Investigating the influences on sexual abstinent behaviour of rural African high school going youth in KwaZulu-Natal.
Dlamini, Siyabonga Blessing.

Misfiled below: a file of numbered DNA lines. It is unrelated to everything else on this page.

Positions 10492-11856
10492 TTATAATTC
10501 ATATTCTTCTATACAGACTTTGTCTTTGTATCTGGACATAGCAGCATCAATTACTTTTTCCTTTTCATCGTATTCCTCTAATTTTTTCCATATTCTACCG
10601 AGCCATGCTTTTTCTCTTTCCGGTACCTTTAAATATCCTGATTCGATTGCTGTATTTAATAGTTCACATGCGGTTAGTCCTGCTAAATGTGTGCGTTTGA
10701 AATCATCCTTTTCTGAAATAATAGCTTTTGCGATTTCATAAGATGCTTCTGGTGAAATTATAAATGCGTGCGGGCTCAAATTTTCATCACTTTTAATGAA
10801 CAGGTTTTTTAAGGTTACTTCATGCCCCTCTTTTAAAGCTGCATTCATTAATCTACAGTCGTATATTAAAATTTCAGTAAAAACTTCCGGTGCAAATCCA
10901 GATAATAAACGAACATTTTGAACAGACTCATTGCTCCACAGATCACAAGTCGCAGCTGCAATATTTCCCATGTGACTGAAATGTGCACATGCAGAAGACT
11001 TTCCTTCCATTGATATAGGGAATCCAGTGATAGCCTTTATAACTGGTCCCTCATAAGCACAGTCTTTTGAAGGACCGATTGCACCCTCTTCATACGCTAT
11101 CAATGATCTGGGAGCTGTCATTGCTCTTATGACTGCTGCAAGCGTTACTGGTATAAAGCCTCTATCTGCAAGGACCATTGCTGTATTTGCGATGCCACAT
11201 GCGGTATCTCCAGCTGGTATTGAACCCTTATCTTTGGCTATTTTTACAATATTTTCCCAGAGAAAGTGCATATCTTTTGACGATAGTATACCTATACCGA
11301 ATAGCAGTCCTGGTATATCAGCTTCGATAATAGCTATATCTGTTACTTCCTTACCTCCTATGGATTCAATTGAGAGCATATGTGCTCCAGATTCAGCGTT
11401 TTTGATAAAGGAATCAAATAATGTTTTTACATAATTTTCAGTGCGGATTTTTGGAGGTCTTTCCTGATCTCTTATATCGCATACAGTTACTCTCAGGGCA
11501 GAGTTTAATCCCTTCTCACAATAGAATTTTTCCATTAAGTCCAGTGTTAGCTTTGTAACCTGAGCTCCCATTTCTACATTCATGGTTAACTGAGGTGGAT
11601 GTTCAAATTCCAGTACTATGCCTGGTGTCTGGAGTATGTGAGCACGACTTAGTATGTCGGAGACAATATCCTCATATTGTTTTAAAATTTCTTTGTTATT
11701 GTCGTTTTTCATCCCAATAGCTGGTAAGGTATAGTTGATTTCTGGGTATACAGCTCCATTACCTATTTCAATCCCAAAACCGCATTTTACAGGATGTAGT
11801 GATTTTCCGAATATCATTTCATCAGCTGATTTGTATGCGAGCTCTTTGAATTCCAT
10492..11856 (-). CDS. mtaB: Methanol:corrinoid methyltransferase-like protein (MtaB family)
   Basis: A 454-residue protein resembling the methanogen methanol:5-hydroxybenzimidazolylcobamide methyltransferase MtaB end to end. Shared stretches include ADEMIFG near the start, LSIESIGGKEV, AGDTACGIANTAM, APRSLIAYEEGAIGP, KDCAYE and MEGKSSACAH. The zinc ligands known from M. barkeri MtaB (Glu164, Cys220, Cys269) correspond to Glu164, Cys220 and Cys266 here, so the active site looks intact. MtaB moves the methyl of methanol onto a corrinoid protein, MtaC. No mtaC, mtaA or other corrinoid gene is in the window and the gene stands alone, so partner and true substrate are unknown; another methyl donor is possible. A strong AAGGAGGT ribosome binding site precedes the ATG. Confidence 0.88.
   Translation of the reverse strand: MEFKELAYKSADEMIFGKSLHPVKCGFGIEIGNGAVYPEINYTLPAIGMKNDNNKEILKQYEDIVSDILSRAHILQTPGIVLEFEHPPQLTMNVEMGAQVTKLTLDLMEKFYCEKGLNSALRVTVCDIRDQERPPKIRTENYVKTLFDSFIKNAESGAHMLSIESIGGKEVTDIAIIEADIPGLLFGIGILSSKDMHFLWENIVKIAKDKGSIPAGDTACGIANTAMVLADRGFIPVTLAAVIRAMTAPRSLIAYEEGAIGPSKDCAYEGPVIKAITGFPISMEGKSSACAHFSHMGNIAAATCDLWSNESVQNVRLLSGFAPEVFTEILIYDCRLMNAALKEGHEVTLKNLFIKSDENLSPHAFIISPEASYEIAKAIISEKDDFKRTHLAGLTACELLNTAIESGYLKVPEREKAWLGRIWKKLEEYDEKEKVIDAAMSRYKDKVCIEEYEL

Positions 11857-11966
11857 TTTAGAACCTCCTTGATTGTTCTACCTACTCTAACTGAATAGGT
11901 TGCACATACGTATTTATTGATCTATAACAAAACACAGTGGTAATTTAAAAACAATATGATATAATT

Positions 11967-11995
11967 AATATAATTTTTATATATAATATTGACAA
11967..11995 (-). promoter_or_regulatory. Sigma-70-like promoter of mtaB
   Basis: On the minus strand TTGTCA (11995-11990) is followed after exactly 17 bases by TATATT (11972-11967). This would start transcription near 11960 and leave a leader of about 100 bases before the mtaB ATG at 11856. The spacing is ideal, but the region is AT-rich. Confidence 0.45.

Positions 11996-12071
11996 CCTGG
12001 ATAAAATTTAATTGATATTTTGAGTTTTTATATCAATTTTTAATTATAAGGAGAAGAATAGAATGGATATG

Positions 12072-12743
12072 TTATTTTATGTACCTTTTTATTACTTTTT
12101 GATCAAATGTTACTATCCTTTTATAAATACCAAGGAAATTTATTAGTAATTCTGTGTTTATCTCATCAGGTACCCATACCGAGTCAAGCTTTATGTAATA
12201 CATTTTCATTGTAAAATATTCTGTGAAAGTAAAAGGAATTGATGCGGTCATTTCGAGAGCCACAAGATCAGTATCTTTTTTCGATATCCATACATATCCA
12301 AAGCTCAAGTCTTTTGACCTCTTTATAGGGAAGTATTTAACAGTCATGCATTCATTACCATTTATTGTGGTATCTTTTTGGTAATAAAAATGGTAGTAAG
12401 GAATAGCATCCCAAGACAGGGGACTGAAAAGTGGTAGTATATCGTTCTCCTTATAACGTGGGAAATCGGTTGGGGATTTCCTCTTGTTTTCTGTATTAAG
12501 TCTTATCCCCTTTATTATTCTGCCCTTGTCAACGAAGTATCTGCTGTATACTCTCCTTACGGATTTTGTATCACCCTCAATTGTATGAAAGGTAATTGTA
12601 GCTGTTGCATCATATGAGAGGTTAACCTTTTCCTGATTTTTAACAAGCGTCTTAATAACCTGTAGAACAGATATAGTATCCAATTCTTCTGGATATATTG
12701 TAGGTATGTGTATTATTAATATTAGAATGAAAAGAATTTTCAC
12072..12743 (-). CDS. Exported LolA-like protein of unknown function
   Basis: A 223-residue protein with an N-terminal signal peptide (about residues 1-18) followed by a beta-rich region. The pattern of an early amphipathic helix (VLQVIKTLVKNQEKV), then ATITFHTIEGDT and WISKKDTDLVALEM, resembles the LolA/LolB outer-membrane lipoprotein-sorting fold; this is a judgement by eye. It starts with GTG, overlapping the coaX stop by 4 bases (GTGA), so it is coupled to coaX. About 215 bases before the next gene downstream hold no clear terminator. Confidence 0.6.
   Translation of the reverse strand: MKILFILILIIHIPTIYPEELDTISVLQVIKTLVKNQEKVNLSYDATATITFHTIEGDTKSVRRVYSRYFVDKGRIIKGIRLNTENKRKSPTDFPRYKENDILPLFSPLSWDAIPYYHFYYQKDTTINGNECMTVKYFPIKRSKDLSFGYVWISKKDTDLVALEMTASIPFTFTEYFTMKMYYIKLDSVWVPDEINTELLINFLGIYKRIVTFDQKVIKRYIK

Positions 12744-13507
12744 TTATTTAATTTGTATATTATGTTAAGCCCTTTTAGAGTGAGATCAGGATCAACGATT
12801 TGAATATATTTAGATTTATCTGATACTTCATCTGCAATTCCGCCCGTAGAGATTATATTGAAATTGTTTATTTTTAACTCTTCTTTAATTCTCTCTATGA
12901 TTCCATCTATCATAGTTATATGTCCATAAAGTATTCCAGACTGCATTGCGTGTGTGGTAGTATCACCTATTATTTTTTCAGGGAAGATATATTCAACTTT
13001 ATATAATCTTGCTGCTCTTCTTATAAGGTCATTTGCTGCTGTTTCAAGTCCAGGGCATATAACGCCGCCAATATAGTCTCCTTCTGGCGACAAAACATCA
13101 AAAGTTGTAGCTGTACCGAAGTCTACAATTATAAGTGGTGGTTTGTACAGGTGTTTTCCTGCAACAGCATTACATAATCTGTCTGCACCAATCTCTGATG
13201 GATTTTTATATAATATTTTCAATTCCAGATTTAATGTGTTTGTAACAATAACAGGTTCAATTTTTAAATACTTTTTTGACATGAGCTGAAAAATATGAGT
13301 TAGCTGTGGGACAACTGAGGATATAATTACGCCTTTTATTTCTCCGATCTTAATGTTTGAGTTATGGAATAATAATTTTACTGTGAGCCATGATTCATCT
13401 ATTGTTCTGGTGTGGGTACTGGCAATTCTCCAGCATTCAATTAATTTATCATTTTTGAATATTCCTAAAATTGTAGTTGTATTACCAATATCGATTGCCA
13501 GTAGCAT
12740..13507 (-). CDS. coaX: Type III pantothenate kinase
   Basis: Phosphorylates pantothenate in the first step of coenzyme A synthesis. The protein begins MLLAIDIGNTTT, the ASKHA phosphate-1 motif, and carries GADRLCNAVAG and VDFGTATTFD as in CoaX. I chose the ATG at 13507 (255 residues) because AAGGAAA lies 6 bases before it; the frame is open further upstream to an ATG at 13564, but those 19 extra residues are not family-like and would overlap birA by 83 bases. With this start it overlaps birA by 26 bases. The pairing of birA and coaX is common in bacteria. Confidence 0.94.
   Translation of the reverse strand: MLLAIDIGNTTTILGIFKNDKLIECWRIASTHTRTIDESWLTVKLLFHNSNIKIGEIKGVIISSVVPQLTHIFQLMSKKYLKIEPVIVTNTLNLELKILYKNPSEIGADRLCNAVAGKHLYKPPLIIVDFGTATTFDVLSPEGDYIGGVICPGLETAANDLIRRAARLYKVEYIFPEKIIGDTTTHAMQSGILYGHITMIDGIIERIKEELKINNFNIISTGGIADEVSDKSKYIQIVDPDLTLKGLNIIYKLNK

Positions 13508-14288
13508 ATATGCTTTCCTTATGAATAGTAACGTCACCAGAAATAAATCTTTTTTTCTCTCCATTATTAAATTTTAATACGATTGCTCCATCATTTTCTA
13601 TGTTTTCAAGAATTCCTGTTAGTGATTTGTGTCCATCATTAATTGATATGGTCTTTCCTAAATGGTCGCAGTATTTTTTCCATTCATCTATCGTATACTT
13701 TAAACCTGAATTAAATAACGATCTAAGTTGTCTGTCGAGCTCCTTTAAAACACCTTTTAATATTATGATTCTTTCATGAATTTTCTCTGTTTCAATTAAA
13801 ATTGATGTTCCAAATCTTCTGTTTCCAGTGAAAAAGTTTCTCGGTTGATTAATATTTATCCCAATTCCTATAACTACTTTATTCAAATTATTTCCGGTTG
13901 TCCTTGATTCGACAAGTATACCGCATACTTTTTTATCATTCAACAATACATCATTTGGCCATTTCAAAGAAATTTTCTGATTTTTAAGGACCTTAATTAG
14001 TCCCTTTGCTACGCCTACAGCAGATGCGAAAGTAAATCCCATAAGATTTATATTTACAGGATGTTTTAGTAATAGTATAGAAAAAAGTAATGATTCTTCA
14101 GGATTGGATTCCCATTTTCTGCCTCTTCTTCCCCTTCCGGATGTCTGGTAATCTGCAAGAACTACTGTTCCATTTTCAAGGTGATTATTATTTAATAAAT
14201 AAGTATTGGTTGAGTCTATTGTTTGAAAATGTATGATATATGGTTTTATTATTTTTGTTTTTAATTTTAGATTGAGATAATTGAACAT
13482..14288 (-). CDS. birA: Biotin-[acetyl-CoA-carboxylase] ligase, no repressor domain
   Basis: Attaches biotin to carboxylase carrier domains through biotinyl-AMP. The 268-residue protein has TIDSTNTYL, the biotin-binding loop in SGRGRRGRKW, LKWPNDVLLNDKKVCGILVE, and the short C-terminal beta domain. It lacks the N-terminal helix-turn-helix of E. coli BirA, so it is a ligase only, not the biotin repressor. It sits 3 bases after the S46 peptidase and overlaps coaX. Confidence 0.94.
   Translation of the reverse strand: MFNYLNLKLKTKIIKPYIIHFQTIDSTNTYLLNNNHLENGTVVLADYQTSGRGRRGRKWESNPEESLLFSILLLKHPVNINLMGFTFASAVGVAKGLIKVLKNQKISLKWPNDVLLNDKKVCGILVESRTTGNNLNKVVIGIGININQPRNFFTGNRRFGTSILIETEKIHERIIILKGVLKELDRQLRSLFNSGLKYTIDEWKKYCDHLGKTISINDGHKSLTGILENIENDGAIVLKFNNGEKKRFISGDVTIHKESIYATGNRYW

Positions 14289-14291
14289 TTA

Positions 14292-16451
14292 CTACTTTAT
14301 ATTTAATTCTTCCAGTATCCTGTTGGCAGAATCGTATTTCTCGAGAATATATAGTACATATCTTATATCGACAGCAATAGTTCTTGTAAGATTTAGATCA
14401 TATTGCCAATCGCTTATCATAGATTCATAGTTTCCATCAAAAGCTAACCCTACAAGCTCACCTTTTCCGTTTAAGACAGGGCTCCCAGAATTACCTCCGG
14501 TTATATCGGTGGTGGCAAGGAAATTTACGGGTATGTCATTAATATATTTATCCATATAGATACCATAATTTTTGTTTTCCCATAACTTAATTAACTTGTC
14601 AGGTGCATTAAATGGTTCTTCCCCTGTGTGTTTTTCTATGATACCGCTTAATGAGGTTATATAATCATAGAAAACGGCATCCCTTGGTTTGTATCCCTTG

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Introduction: The high prevalence of HIV in South Africa was confirmed by Department of Health (2005) which reported an HIV prevalence rate of 40.7 percent amongst antenatal clinic attendees at public facilities in KwaZulu-Natal in 2004. Abstinence is one of the strategies used by many different cultures where young unmarried people are encouraged to abstain from sex until marriage, to prevent young girls from getting pregnant and acquiring sexually transmitted infections (STIs). Aim: The aim of this study was to investigate African rural high school learners' choice of sexual abstinence and to compare abstinent versus non-abstinent African rural high school learners in order to be able to develop tailored educational messages. Abstinence was defined as not having penetrative sex, since this is the accepted definition of abstinence in Zulu culture. Objectives: a) To investigate the prevalence of abstinence from sexual intercourse amongst African rural high school learners, b) To assess demographic, psychosocial, and economic determinants of abstinence from sexual intercourse, c) To make recommendations about abstinence interventions. Method: A descriptive cross-sectional study was carried out in a rural area (Ugu District in southern KwaZulu-Natal). One class of Grade 9 learners, ages 14-20 years, was selected from each often randomly selected rural high schools. An anonymous selfreporting semi-structured questionnaire used the I-Change model to investigate demographic and economic information, attitudes, social influences, self-efficacy and intentions towards sexual abstinence. Chi square and T-tests were used for bivariate analysis and Logistic regression was used to develop a model for abstinence from sexual intercourse. Results: A total of 454 learners participated with a mean age of 16.76 years (SD 1.41) age range 14-20 years. Of the sample 208 (45.8%) were male and 246 (54.2%) female. The majority were Christian (84.6% (n=384)) and of this population, 28.3% (n=127) reported that they had 'ever had sex'. Furthermore, 24.5% (n=91) of learners reported that they were currently sexually active. Fifty six percent (n=252) of learners reported that they abstained from sex. When comparing learners reporting abstinence (n= 252) with those not abstinent (n= 202), abstinent learners were significantly more often females, who had never had sex (p